Montgomery Sheriff’s Office Clarifies Detention Policy
Advocacy groups complained policy would give federal agents time to seize immigrants
The Montgomery County Sheriff’s Office has changed wording in an internal policy after a complaint from civil rights groups that it could allow authorities to unlawfully keep immigrants in custody.
The ACLU of Maryland and CASA de Maryland, an immigration-rights advocacy nonprofit, said the policy could allow jailers to hold people who had outstanding federal detainers for three hours or longer after they had been released by a judge.
U.S. Immigration and Customs Enforcement can issue detainers for immigrants arrested on criminal charges and asks local authorities to call them before the person is released, a practice that has been under scrutiny across the country.
“There is no just rationalization for keeping an individual after being released by a judge – so that ICE agents can come in and detain them,” CASA Executive Director Gustavo Torres said in a statement when the groups challenged the policy. “We are against this type of conduct which risks Fourth Amendment and due-process violations.”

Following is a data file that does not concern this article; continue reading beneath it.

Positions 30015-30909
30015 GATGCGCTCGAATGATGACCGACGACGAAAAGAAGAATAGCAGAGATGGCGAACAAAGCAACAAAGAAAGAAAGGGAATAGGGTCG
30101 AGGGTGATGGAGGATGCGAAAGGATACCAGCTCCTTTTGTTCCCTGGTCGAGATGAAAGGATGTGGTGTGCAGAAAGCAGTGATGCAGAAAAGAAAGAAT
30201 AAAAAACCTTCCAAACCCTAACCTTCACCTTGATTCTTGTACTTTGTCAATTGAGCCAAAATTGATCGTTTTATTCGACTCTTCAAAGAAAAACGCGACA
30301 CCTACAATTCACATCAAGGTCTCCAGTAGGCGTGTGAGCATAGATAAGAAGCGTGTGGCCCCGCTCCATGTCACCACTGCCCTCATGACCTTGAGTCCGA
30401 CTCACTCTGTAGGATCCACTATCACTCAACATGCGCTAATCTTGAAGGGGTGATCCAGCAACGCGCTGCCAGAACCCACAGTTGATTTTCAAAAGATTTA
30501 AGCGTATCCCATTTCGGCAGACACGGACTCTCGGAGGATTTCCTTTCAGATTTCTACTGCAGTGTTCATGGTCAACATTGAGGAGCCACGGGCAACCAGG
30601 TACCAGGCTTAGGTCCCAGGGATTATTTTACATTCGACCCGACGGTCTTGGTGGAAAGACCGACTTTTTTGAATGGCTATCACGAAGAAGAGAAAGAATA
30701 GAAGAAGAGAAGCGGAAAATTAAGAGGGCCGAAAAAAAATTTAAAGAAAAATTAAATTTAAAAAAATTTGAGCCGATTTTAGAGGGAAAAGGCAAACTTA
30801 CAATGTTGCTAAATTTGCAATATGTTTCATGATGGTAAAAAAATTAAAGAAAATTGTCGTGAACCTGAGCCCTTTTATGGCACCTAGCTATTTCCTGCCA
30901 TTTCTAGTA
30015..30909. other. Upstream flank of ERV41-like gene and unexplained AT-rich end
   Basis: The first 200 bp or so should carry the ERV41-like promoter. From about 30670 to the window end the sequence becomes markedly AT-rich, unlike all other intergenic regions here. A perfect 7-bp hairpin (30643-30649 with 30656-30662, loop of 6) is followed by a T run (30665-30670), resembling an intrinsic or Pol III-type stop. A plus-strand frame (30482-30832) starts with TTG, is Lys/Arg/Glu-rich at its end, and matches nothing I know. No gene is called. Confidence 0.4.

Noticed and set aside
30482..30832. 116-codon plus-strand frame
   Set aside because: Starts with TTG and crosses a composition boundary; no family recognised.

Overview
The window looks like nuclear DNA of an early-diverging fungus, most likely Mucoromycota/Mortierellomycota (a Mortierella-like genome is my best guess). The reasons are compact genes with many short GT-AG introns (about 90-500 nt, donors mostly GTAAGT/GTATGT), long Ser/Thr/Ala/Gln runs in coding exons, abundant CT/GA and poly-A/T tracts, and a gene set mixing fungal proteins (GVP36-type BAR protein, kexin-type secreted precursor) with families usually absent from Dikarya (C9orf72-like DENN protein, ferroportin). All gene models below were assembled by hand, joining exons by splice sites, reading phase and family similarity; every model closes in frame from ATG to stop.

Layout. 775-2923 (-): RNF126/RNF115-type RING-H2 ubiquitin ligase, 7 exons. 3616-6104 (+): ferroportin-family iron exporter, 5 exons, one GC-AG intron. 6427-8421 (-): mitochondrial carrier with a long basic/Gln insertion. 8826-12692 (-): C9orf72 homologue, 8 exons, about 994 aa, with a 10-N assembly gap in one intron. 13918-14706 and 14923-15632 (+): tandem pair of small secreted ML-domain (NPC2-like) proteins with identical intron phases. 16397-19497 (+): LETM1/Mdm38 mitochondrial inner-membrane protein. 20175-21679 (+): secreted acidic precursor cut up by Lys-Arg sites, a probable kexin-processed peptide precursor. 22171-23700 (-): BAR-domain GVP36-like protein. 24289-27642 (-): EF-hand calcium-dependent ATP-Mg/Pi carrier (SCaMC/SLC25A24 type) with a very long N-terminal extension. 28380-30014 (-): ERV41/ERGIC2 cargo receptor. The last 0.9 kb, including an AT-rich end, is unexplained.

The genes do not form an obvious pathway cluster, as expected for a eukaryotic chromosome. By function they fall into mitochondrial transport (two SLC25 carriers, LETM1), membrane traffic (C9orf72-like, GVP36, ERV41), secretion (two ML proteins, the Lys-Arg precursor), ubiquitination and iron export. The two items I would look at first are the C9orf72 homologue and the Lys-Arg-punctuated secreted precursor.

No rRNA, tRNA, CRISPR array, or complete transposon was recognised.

Sheriff’s Office Capt. Max Uy said advocates “keyed in” on the three-hour holding stipulation, prompting the office to adjust the phrasing to “normal processing time.”
“We were concerned with the interpretation by some of these groups,” Uy said. “It’s a little misleading. When we took a look at it, we removed that timeframe.”
Processing times vary depending on how many cases are ongoing and the number of people in custody, among other factors, Uy said.
“The intent and the practice was not that somebody could be released and then we could now hold them for three hours,” Uy said. “That certainly wasn’t the case, but that might have been interpreted that way.”
The office handles about one ICE detainer release a month, Uy said. It had nine during the period it tracked the instances last year, and two so far in January 2019.
The update to the policy, first reported Thursday by the Daily Record, was made in late December.
“We applaud this new policy from the Montgomery County Sheriff’s Office because it sets a much stronger standard for the treatment of immigrants that protects their constitutional right to due process,” ACLU Equal Justice Works Immigrants’ Rights Fellow Nick Steiner said in a statement.